Now if I say that athel* means ‘noble’ and gar means ‘spear’, it looks an awful lot like ‘Athelgar’ means ‘noble spear’. Here are some other bits of A-S vocab so you can pay along at home:

ash – ash (the type of tree)
byrht – bright
ead – rich, blessed, happy
edg – edge, sword
ferth – soul, spirit, mind
god – good, God
helm – helmet
leof – desirable, pleasant, loved, a friend, a loved one
laf – what is left, remnant
noth – boldness
rich – power or powerful
sunu – son
stan – stone
wulf – wolf

So what happened to all these meaning-full names? Well, the Norman Conquest, basically. Skip forward a couple of centuries and despite English remaining in continuous use, very few of the old English names hung around. A few, mainly associated with saints and kings, are used to this day: Alfred, Edward, Edmund, Harold and Oswald must be the most common, but you occasionally meet a Godwin, Cuthbert or Dunstan.

By the 16th century, about 30% of men were called John, with another 40% called Thomas, William, Richard or Robert. And I believe they were generally named after their godparent, so there wasn’t much room for creativity there. And of the top 50 mens’ names from the 1560s and 1570s on this page, only two, Edward and Edmund, are of English origin rather than French or biblical.

Actually, it’s quite interesting that the Anglo-Saxons didn’t use Bible names; they’d been Christian for several hundred years by the time of the Battle of Maldon.

I doubt if we’re going to have a revival of these names any time soon; most of them sound distinctly harsh to the modern ear. I rather like Ælfric (i.e. Alfrich); apart from the sound of it, there was a man called Ælfric who was a grammarian, translator and hagiographer. According to Bosworth and Toller, ælf is ‘elf, genius, incubus’, so ‘Aelfric’ must be something like ‘elf-power’. Powered by elves? With the power of an elf?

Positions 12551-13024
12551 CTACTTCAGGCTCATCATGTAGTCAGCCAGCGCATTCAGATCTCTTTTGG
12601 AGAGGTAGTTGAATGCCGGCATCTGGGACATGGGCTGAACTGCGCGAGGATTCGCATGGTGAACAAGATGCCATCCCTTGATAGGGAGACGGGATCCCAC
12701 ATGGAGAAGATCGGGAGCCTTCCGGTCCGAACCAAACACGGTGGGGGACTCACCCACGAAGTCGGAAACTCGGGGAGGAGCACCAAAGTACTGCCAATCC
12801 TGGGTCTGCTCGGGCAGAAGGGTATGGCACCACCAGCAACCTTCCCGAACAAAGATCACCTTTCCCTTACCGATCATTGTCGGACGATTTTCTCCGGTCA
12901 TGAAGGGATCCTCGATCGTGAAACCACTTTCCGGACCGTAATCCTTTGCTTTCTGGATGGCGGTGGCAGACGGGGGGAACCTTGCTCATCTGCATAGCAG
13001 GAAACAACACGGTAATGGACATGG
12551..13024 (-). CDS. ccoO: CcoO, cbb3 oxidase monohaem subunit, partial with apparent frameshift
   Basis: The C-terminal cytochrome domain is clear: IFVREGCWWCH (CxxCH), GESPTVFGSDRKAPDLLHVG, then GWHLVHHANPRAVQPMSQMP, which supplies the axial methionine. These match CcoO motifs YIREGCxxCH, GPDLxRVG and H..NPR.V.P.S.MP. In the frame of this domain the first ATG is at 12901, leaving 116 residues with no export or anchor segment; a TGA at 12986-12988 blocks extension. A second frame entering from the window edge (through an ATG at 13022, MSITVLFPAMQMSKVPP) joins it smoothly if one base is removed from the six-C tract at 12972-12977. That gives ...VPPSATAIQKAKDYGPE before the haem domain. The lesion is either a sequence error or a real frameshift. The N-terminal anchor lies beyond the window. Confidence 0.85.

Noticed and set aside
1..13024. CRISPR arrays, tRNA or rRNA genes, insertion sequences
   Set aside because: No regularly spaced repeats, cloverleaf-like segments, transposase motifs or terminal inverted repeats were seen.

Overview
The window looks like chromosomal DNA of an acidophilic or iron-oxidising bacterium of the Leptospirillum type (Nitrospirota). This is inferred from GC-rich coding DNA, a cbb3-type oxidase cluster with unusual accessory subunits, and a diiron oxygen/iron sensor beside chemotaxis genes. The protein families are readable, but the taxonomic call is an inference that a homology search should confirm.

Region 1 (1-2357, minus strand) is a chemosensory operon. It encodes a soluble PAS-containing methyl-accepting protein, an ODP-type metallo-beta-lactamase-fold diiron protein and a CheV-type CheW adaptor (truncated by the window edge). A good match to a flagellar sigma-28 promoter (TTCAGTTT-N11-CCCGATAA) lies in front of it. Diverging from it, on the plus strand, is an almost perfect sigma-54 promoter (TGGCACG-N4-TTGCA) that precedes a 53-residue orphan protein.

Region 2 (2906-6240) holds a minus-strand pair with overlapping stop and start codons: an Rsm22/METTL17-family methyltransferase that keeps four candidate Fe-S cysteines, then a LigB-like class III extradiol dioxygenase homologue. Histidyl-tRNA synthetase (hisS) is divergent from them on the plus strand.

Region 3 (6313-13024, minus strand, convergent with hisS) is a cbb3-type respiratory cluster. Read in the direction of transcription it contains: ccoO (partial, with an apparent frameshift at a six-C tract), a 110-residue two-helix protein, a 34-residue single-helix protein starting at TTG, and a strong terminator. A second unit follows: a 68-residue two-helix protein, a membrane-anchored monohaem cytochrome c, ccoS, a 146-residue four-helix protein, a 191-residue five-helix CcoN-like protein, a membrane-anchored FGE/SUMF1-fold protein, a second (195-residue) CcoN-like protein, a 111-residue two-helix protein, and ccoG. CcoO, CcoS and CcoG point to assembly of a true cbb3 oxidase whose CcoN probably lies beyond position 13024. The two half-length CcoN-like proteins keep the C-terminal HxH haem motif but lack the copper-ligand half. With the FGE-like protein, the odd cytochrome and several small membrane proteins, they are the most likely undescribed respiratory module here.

And since ræd means ‘advice, counsel’, Alfred means ‘elf-advised’. That’s the joke in the name Ethelred the Unready, of course. He was Æthelræd Unræd— his name, Æthelræd, means ‘advised by princes’ or ‘noble advice’ and unræd means ‘ill-advised’. So called because it was on his watch that the Danes took over half of England.

*again, strictly speaking that would be æðel. I’m not going to footnote my spelling every time, but similar tweaks apply throughout.

Birding the dictionary 3

Today we start with the word ‘plover’.

plover (‘plʌvə(r)). [ME. and AF. plover = OF. plovier, later L. *plovārius belonging to rain, f. L. pluvia rain; in mod.L. pluvārius pluviārius; cf. Sp. pluvial plover, ad. L. pluviālis rainy, also Ger. regenpfeifer, lit. rain-piper, and Eng. rain-bird.]

Belon, 1555, said the birds were so called because most easily taken in rainy weather, which modern observation contradicts.

I’ve never tried to take a plover myself, so I couldn’t judge. I’d like to believe that the OED have a crack avian behavioral research squad who were sent up into the Peak District in rainy weather with strict orders not to come back until they checked this. But probably not. It carries on with more suggestions:

…because they arrive in flocks in the rainy season… because of the restlessness of the bird when rain is approaching… Others have attributed it to the appearance of the upper plumage, as if spotted with rain-drops.

The most appealing of these, the last one, strikes me as the least likely. But judge for yourself:

Pacific golden plover, originally uploaded by Doug Greenberg.

As the caption says, that’s actually a Pacific Golden Plover, whereas the original plover was presumably either the European Golden Plover or the Grey Plover (what Americans call Black-bellied Plover). But the appearance is very similar.